Real World Producers Lose Faith in Humanity, the Genre They Created

06/24/2009 10:29 AM |

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When I found out that the upcoming season of MTV’s The Real World would be set in Cancun, I can’t say I was that surprised. Disappointed? Yes. Annoyed? Absolutely. But surprised? Only enough to warrant a shrug and a “Well, I can’t believe it didn’t happen sooner.”

Premiering tonight, The Real World: Cancun marks the twenty-second season of arguably the first and most influential reality show ever. It’s had some high points, like Pedro from San Francisco who brought attention to LBGT issues and HIV/AIDS; but also its fair share of lows: Drunk dialing, drunk driving, drunk fighting, drunk crying, drunk fucking, etc., from pretty much every season. But as TV executives push reality shows closer and closer to the brink of absolute stupidity (read: I’m A Celebrity… Get Me Out of Here!), there’s also been an influx of shows—The Amazing Race, The Biggest Loser, and that Susan Boyle one—that don’t rely on the sex, booze, and c-list celebrities that most other producers believe are requisite to make an entertaining reality show. Granted the three shows mentioned above are all competitions with lucrative rewards, but still they don’t thrive on belittling or insulting contestants (for instance, The Amazing Race encourages teamwork and cooperation and The Biggest Loser promotes a healthy lifestyle). Essentially, these shows don’t rely on manufactured or influenced reality, but rather a more natural, though still not entirely, actual reality.

Even The Real World looked like it might be changing: With the previous season set in Brooklyn, MTV advertised the twenty-first season as a sort of return to form. Unlike previous locations such as Hollywood, New Orleans, and Las Vegas, Brooklyn came with a connotation of being, for lack of a better term, more real—sure they lived in some fully renovated loft in Red Hook, but it was still in Brooklyn. Cast member Chet Cannon put it best: “Brooklyn is usually spoken of as more a place where you don’t want to go — I just don’t want to get shot down here.” Yes, this is incredibly ignorant and probably slightly racist, but what else would you expect from a Salt Lake City Mormon, or pretty much anyone else in this country? Hell, Chet was just like Julie from the first season in New York: A small town girl put into a big city and who may or may not have been (but probably was) very racist. Still, the Brooklyn season was supposed to be a deviation from the rule. No longer would The Real World be bogged down by the idiocy that plagued former seasons—this time it was going to be really real.

And to a certain extent it actually worked. Of course there was still drinking and fighting and sex, but the cast finally seemed like actual people, not just traditional role-fillers like “the hot one” or “the drunk one.” So then why the change? Why, after a successful season that actually saw a significant ratings increase, would producer Jon Murray bring the show to Cancun? It seems completely counter-intuitive. Here you have the mother of all reality shows providing viewers with genuine, relatively regular people dealing with relatively genuine problems and living together in a relatively genuine setting. If that’s not an improvement from the Trishelle, Steven and Brynn threesome from the first episode of the Las Vegas season, I don’t know what is.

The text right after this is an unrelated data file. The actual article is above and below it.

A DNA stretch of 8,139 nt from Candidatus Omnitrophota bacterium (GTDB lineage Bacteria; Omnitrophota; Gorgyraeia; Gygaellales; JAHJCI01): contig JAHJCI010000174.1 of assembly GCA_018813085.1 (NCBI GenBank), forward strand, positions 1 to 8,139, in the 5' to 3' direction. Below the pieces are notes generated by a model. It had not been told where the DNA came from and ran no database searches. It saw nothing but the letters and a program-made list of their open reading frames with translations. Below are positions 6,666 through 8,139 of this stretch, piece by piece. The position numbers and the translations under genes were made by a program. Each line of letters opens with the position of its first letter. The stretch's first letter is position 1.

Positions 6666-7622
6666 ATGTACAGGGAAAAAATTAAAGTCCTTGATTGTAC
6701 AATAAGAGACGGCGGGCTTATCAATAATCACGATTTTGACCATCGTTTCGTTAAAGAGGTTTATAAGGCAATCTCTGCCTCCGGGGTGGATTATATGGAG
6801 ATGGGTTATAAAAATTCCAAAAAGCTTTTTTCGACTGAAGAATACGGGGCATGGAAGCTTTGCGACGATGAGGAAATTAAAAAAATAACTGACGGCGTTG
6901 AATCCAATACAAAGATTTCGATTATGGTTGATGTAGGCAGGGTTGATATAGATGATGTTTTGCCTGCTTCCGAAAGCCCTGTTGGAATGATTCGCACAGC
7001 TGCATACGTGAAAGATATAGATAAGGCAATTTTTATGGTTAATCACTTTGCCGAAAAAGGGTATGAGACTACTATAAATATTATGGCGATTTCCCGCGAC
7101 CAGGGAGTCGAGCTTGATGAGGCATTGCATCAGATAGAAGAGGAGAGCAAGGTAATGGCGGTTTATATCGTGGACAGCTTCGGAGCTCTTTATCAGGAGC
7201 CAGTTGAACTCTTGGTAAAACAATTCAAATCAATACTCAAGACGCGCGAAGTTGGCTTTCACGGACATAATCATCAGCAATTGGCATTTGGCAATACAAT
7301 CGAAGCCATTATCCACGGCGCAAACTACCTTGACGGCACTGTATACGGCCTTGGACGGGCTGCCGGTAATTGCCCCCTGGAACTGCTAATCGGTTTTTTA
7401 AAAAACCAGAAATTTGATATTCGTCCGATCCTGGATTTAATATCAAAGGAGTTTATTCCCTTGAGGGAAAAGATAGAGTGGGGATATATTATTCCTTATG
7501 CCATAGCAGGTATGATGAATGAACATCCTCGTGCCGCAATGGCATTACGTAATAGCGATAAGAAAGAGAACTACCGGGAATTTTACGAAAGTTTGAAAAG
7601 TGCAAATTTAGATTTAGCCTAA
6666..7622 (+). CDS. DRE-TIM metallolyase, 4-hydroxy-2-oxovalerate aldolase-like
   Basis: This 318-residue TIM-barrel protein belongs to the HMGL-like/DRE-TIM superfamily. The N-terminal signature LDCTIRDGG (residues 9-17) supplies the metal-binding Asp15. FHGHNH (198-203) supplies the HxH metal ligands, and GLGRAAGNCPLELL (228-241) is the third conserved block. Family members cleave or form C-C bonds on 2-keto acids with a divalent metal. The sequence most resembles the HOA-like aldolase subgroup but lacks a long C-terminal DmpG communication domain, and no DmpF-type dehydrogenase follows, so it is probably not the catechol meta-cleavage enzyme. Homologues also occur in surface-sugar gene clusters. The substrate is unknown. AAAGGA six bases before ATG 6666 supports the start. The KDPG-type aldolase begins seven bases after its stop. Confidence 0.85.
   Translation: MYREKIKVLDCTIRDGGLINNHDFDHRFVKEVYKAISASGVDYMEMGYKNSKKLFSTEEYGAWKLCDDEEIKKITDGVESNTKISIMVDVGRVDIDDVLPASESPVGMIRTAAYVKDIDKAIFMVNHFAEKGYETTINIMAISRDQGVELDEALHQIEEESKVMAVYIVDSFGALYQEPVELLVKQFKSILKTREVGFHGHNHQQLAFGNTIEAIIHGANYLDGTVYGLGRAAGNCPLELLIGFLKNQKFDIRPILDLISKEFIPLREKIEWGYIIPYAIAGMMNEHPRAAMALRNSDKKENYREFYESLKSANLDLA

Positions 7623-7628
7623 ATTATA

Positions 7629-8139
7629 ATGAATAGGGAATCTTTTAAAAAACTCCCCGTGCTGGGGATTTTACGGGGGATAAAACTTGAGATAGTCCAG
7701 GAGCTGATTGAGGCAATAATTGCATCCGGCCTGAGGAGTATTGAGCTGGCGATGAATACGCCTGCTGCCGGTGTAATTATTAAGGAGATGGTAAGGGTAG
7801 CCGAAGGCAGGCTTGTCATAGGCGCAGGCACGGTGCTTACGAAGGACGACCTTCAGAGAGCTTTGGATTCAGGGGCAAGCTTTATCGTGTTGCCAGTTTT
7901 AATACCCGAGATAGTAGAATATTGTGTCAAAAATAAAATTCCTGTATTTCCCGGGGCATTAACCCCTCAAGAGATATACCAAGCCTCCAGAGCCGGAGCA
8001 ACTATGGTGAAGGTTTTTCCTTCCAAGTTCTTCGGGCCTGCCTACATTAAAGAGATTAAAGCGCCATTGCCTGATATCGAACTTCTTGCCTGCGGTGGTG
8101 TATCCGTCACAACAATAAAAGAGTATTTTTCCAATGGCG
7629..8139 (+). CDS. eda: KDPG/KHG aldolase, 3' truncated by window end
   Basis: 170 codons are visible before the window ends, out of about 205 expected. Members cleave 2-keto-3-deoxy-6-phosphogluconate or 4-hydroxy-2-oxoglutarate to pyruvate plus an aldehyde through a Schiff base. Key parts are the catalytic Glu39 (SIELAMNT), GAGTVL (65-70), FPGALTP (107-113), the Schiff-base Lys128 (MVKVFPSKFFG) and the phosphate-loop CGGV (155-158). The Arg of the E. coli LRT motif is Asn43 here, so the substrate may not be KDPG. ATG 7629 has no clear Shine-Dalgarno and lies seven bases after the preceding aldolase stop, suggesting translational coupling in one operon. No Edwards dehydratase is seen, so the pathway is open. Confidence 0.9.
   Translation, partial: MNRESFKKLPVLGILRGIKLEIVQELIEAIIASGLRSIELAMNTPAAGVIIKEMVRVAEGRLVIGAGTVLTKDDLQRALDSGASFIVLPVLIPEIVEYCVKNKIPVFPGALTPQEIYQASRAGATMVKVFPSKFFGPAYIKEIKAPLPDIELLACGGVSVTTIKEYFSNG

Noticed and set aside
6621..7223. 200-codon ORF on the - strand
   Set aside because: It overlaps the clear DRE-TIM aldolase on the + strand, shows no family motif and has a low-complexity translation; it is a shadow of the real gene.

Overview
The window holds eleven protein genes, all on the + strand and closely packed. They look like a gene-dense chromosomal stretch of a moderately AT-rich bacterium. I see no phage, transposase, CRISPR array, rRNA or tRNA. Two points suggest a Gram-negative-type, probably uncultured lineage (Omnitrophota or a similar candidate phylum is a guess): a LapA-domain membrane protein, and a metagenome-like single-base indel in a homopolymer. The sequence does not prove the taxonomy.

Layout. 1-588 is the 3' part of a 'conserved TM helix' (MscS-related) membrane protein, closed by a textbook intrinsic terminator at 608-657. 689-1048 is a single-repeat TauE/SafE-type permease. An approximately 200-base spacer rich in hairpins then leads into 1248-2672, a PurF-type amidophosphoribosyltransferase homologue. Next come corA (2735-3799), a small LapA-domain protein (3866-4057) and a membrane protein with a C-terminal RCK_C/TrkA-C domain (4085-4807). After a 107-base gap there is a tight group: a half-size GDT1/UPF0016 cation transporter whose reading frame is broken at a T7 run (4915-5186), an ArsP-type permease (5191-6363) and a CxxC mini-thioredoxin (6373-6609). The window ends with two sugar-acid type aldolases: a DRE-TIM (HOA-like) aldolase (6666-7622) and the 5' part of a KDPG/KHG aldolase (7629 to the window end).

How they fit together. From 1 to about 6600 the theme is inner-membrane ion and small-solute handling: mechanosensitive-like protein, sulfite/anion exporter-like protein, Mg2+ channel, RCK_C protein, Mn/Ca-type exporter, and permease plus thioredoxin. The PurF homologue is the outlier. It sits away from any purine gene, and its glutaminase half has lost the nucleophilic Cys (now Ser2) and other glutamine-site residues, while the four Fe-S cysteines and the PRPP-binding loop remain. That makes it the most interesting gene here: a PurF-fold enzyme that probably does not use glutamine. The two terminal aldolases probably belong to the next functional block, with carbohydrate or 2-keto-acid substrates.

Taking The Real World to Cancun basically means Jon Murray thinks that his target audience is too idiotic and childish to handle legitimate human interaction. It’s just insulting. The setting offers nothing new, just more of the same Real World from Las Vegas or Hawaii. Even the Cancun cast is pathetic: While last season included the first transgender house mate, an Iraq War veteran who suffers from PTSD and could face redeployment, and a woman who had been abused by both a teacher and her father, this season’s cast boasts not one, but two, Hooters waitresses and an NFL free-agent punter. So instead of offering another season like Brooklyn or possibly something even better, Murray and MTV are basically saying, “Fuck you, we’re going to get eight twenty-somethings completely shit-faced so you can sit stupidly on your couch and watch them make complete asses of themselves.” And the worst part is they’re probably making the right move, in a business sense, anyway.

Or maybe the worst part of all of this is that they finished filming in Cancun right before the swine-flu outbreak. If there could have been one saving grace for this season, just one element that would have made it actually worth watching would have been a deadly pandemic. But I suppose that’s what dreams are for.

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